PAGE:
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‘Up to 146 million risk poverty if EU’s austerity drags on’

Published time: September 21, 2013 02:38
Edited time: September 24, 2013 01:12

Reuters / Chris Helgren

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As EU countries battle the financial crisis with austerity, average citizens get hurt while unemployment rises and social programs disappear. Up to 146 million Europeans are at risk of falling into poverty by 2025, the head of Oxfam’s EU office told RT.

If the damage being inflicted by the European Union’s austerity measures is not reversed, the number of people trapped in poverty will increase by up to 25 million people. If that is the case, Europe will be facing a “lost decade,” leading philanthropy organization Oxfam revealed in its new report.

“It’s really what’s at stake if austerity measures drag on as they are now. This is the projection, which we found out in this report about the true costs of austerity and inequality in Europe and definitely it’s a massive amount of people falling into poverty, but at the same time people like to highlight that some very few people, the 10 percent richest, will be getting richer. So it’s basically inequality - which is going to be increasing - and the level of poverty, which is also going to be increasing,” Natalia Alonso told RT.

The 29-page report, titled ‘A Cautionary Tale: The true cost of austerity and inequality in Europe,’ argues that the European model is under attack from ill-conceived austerity measures.

“Left unchecked, these measures will undermine Europe's social gains, creating divided countries and a divided continent, and entrenching poverty for a generation," states the report.  

The report argues that the austerity measures being implemented in the EU are similar to the devastating ones used by the International Monetary Fund (IMF) over the past 25 years on poor countries – a scheme known as “structural adjustment” programs.

“These policies were a failure: a medicine that sought to cure the disease by killing the patient. They cannot be allowed to happen again…Some countries in these regions took two decades to claw their way back to square one,” the report states.

Reuters / Marcelo del Pozo

According to Alonso, “austerity is not really working. The growth that we have seen, it’s very welcome. It’s really needed. But it’s really affecting the people who are most in need.”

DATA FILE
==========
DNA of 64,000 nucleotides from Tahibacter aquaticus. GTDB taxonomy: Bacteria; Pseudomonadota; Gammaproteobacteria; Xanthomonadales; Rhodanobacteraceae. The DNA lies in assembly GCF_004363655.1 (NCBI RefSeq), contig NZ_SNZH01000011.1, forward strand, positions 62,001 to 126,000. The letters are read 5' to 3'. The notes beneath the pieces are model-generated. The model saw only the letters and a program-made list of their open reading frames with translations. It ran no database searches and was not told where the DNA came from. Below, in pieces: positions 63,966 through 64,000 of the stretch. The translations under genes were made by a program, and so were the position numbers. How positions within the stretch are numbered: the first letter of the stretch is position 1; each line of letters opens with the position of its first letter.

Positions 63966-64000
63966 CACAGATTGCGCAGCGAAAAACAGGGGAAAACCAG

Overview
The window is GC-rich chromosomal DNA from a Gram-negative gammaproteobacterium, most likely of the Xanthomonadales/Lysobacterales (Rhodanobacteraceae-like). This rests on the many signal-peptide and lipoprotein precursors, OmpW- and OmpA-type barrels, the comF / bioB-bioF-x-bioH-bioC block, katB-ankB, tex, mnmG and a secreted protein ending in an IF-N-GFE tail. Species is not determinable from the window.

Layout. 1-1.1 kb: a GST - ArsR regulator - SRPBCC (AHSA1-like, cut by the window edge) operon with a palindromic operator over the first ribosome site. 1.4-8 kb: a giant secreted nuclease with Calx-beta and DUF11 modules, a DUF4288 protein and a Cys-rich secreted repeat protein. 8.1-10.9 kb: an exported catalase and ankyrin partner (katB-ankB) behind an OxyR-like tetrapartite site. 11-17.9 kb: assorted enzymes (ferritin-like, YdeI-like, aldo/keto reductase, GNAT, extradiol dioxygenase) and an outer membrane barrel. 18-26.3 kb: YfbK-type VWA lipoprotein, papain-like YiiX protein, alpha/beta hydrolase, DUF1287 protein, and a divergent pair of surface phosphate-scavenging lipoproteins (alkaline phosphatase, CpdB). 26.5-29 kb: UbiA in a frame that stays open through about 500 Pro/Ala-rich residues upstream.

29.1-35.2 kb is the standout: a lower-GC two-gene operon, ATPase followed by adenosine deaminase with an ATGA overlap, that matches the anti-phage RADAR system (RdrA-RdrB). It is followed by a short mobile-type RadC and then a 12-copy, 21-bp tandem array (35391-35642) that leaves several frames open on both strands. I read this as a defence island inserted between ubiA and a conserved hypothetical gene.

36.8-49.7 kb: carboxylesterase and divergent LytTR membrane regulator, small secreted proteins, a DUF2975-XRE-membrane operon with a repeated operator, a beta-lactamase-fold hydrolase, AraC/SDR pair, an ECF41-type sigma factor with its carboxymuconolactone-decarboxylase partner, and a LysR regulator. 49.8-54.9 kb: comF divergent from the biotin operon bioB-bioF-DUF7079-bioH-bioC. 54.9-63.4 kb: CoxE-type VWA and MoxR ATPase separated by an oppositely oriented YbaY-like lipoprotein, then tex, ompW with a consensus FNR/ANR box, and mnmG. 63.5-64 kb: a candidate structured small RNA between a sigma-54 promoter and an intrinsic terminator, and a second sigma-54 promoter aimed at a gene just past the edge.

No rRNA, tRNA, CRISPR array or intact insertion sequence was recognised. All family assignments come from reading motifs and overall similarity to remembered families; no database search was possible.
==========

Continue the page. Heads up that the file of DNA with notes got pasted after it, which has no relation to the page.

She added that austerity has destroyed social protection systems that were been put in place for those who were suffering the most.

“So people are hit twice. First because, for example, they lose their employment. And the second time because any kind of social protection system that was in place to protect them is disappearing,” Alonso said.

Oxfam warns that it could take up to 25 years for Europe to return back to the living standards of five years ago.

“The only people benefiting from austerity are the richest 10 percent of f Europeans who alone have seen their wealth rise. Greece, Ireland, Italy, Portugal, Spain, and the UK – countries that are most aggressively pursuing austerity measures - will soon rank amongst the most unequal in the world if their leaders don’t change course. For example, the gap between rich and poor in the UK and Spain could become the same as in South Sudan or Paraguay,” Alonso said.

The solution to the problem is finding an alternative to austerity, suggests the report. It recommended that governments adopt a progressive tax system which would place higher taxes on the wealthy while also targeting tax dodgers. 

“Governments could raise billions for public services, such as health and education, by taxing the wealthiest and cracking down on tax dodging.”

Other recommendations include addressing inequality directly. “Inequality hurts economic growth, creates a lot of social tension, and doesn’t foster good economic growth,” Alonso said.

The report calls on EU governments to invest in employment and decent working conditions, as well as in the future of education, health, and social protection systems.

Watch full interview with Natalia Alonso:

Video: /files/news/20/82/20/00/original_alonso.asf